Smart electricity grids and meters in the EU Member States

11-09-2015

Smart electricity grids feature in the European Commission's Energy Union package and constitute a priority for the EU in the energy field. Proponents of smart grids argue they can contribute to a more efficient use of energy, increasing the share of renewables in the energy mix, reducing the infrastructure required to supply electricity, and curbing overall energy consumption. Smart grids can also empower consumers, making them more aware of their energy use and able to adjust it in response to price signals. To facilitate the development of smart grids, the Commission encourages the deployment of smart metering across EU Member States, in line with the recommendations of the 2009 gas and electricity packages. Yet in practice significant variations exist among Member States in their deployment of smart metering, the precise energy cost savings are uncertain and there remain concerns about security and data protection. Energy producers tend to be most supportive of smart metering, and have successfully pushed for full-scale deployment in several member states. The European Parliament is generally supportive of the development of smart grids and metering, but asks that this process takes full account of consumer concerns, particularly in terms of costs and security.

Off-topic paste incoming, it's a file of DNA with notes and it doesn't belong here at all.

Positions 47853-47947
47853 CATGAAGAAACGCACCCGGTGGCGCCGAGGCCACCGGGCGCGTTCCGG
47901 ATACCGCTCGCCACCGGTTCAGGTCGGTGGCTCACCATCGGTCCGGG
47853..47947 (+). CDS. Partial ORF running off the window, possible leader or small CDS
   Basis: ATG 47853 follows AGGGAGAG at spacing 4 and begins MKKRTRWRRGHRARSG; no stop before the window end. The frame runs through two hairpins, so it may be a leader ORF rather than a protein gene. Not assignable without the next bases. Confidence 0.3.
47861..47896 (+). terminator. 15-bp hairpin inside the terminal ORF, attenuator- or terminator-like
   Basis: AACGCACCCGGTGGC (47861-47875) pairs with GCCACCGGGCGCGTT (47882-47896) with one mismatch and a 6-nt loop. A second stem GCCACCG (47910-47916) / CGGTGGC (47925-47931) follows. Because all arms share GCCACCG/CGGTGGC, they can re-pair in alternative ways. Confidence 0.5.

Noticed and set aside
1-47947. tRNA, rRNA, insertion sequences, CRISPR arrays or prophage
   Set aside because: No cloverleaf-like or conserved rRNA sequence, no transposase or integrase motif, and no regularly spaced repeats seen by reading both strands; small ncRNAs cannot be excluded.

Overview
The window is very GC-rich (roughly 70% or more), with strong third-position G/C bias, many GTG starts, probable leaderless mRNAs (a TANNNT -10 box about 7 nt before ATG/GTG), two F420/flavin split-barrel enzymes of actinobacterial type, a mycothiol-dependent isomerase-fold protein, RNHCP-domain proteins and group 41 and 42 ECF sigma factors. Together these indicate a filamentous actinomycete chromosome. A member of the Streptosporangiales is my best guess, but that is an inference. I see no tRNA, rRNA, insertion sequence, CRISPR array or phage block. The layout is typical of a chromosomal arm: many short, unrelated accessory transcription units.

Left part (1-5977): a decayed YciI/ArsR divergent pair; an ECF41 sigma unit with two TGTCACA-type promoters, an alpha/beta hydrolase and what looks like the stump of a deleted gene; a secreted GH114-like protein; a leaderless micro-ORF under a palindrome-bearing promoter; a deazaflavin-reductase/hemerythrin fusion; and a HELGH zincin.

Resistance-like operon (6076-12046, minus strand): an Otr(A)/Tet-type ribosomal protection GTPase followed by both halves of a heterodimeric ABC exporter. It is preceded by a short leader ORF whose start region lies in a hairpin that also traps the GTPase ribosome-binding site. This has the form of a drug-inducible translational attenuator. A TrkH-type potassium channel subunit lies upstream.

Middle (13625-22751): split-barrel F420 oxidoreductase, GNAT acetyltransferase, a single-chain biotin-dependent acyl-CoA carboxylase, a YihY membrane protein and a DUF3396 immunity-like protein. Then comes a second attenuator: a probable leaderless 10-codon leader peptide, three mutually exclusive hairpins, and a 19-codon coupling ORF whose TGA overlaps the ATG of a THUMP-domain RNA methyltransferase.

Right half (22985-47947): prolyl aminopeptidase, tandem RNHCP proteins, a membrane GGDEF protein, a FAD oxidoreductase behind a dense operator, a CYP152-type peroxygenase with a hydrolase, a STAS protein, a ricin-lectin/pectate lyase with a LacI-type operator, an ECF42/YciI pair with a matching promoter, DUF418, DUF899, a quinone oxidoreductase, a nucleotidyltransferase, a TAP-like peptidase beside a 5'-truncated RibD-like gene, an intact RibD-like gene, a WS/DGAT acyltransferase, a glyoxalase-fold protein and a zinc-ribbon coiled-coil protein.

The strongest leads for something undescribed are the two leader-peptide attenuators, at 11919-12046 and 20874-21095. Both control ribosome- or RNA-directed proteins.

Smart electricity grids feature in the European Commission's Energy Union package and constitute a priority for the EU in the energy field. Proponents of smart grids argue they can contribute to a more efficient use of energy, increasing the share of renewables in the energy mix, reducing the infrastructure required to supply electricity, and curbing overall energy consumption. Smart grids can also empower consumers, making them more aware of their energy use and able to adjust it in response to price signals. To facilitate the development of smart grids, the Commission encourages the deployment of smart metering across EU Member States, in line with the recommendations of the 2009 gas and electricity packages. Yet in practice significant variations exist among Member States in their deployment of smart metering, the precise energy cost savings are uncertain and there remain concerns about security and data protection. Energy producers tend to be most supportive of smart metering, and have successfully pushed for full-scale deployment in several member states. The European Parliament is generally supportive of the development of smart grids and metering, but asks that this process takes full account of consumer concerns, particularly in terms of costs and security.